Finland’s past on display at Seinäjoki’s varied selection of museums
Childhood visits to castles gave me a fascination of history, and that has continued since I’ve lived in Finland. There may not be many castles near Seinäjoki, but there are many ways to explore local culture and history. Here are a few of my favourites…
Aalto Centre, Seinäjoki
The Aalto Centre is the centrepiece of Seinäjoki town centre. It was designed by world famous Architect Alvar Aalto, who started with Lakeuden Risti (Cross of the Plains) church in 1957 and finished with the City Theatre in 1987. Even with the recent redevelopment of the town centre, the Aalto Centre still takes pride of place, it is used by the people of Seinäjoki everyday and many areas are open to visitors. If you want to learn the stories and the details from an expert, then taking one of the official guided tours would be a great start.
If you want to explore yourself, in addition to regular Church services, you can often find concerts at Lakeuden Risti with performances that fill this impressive space, bringing it to life. I enjoy going up the tower to take in the panorama of the Lakeus (flat plain) for which Etelä-Pohjanmaa is renowned. If climbing the stairs is too much for you, there is a lift to take you most of the way, and it only costs 1€. The Kaupunginteatteri (City Theatre) has a good variety of shows, all in Finnish language, but maybe you’ll be lucky enough to find a Finnish language version of a familiar musical.
Finally, I have to recommend you visit the original Municipal Library, which was restored and reopened in 2015. Take-in the atmosphere and marvel at the use of light in the fan-shaped building. From here you can travel in time, through a tunnel, to the new Apila (Clover) Library to compare & contrast two beautiful libraries from two different eras. Here your kids can discover books in the reading nooks, while the parents relax in the coffee shop.
Finnish Emigrant Museum, Peräseinäjoki
In the 1800’s and 1900’s a great number of people emigrated from Etelä-Pohjanmaa to America, Canada, Australia and beyond. The Finnish Emigrant Museum (Siirtolaismuseo) in Peräseinäjoki, is a commemoration of this cultural event, and an important resource for people trying to trace their Finnish roots. There are two locations both in Peräseniäjoki, the indoor museum with a selection of exhibits from different countries. The other location is an outdoor exhibition called World of Trails (Maailman Raitti), which features four buildings that once belonged to Finnish emigrants, which have been moved to Finland (with furniture and household items) and rebuilt as a memorial to those pioneers. It’s a great place to spend an afternoon, wandering through houses from Canada, America, Australia and Russia, while taking-in the details of their lives from the last 100 years.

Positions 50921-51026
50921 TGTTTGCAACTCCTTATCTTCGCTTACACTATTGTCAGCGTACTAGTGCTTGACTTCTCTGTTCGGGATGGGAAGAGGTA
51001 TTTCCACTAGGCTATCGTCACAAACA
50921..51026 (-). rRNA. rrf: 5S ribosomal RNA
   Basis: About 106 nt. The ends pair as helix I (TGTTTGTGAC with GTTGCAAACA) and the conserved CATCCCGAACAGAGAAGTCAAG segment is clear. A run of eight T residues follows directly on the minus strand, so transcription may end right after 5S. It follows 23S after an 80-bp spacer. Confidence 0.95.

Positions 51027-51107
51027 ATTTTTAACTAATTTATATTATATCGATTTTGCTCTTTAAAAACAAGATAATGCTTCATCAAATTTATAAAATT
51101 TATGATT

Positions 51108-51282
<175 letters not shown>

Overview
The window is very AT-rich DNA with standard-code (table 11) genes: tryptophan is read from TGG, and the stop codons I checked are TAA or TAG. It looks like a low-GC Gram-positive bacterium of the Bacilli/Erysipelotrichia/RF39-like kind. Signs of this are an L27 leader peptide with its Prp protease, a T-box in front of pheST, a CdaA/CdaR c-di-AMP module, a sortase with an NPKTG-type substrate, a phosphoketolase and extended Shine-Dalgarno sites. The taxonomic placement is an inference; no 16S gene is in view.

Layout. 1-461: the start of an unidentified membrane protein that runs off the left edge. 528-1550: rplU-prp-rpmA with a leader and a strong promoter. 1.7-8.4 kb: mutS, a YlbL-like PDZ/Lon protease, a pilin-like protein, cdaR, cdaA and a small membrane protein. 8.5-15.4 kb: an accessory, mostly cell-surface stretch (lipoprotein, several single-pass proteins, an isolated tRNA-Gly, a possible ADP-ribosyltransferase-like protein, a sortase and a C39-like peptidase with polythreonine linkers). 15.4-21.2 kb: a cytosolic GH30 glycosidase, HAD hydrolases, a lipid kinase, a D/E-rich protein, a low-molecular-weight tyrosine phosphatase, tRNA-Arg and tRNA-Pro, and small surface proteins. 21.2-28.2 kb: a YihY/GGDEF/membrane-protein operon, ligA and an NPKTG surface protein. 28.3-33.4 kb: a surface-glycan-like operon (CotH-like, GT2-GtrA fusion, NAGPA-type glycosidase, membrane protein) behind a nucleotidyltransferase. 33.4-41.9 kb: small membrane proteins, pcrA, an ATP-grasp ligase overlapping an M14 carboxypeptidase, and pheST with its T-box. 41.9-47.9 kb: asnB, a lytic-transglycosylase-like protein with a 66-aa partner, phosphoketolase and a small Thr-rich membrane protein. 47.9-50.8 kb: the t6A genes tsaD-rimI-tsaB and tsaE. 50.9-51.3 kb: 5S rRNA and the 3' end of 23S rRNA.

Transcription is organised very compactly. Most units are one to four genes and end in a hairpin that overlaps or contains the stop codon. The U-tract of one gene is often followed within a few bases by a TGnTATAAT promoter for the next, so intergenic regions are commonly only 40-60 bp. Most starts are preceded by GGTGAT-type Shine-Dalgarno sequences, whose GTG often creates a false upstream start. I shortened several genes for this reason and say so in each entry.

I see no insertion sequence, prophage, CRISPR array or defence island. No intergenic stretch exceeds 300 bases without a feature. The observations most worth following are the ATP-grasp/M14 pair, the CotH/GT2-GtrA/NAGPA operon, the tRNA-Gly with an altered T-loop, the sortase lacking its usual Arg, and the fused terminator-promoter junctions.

Provincial Museum of South Ostrobothnia, Törnävä
Located in the Törnävä area of Seinäjoki, Maakuntamuseo also comes in two parts. What once was a stone cowshed, has been converted into an exhibition space and is home to both permanent and temporary exhibitions. All around the main building, there are a total of eighteen traditional farm buildings dating from the 17th–19th centuries, which have been relocated here from around the province. I visited here with my parents some years ago without really knowing what to expect, and we particularly enjoyed the old manor house, seeing how the ‘Lord of the Manor’ lived and how small their beds were! The old village shop is also a treat, especially for the kids who hadn’t seen a shop with all the products kept on shelves behind the counter.
On My List
There are many other museums in the area that I still need to visit, and researching this article has help me prioritise that list. In brief:
Alvar Aalto in Seinäjoki – several short documents in English at www.seinajoki.fi
Details of Guided Tours of the Alvar Aalto centre and MUSEUM PACKAGES visit South Ostrobothnia Travel Service or contact by e-mail firstname.lastname@example.org
The Finnish Emigrant Museum
This post’s title song:
The Past Still Lives On by Falconer
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